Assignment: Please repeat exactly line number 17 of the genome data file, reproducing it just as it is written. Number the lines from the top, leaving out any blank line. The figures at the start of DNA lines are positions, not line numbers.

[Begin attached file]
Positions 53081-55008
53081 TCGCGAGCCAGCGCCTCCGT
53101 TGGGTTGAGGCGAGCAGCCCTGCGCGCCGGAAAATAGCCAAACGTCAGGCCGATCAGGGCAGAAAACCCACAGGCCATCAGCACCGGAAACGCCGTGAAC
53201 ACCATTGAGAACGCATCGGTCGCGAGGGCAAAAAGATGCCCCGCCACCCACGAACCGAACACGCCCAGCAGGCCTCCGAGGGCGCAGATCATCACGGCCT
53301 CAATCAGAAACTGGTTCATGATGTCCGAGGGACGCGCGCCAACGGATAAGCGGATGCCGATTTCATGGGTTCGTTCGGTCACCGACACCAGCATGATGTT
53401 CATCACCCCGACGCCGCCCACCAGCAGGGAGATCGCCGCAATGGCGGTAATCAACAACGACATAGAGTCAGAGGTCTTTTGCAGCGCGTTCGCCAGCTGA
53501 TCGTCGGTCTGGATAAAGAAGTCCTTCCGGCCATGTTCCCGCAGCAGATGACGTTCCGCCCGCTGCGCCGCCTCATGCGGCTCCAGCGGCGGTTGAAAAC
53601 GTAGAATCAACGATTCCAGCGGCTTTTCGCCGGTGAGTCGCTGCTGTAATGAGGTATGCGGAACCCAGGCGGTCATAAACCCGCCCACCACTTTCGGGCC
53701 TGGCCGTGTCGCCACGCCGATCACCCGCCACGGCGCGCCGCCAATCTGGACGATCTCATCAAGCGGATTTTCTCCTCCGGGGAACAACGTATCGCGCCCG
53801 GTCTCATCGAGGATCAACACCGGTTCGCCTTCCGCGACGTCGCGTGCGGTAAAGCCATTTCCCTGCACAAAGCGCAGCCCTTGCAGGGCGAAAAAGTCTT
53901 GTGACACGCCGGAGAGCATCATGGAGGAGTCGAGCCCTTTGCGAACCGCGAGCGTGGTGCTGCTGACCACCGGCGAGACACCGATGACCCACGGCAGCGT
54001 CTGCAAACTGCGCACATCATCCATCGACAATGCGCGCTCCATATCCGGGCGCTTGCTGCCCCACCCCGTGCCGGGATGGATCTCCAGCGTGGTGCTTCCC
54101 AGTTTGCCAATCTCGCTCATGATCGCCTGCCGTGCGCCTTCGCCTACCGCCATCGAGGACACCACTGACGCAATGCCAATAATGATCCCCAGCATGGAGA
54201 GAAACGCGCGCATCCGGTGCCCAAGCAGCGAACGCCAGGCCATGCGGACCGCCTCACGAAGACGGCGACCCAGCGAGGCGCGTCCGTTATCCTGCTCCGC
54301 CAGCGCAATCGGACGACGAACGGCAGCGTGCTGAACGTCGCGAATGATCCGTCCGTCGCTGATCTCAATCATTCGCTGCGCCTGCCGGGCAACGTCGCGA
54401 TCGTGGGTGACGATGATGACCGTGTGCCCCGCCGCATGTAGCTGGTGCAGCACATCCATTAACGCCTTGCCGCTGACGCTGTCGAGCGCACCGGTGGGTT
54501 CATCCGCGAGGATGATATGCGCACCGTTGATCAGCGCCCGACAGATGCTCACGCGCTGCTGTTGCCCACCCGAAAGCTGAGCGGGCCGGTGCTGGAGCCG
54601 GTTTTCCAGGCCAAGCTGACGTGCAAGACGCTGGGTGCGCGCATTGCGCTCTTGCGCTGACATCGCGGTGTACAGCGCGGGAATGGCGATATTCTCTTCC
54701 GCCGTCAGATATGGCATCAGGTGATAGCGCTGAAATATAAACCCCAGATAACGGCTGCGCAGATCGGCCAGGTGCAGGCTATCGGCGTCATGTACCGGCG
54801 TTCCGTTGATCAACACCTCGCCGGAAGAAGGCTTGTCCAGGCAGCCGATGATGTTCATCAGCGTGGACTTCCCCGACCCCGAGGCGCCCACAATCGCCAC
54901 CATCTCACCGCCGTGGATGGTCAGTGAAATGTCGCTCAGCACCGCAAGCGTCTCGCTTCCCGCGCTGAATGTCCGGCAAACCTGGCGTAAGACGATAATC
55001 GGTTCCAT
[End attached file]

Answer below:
54501 CATCCGCGAGGATGATATGCGCACCGTTGATCAGCGCCCGACAGATGCTCACGCGCTGCTGTTGCCCACCCGAAAGCTGAGCGGGCCGGTGCTGGAGCCG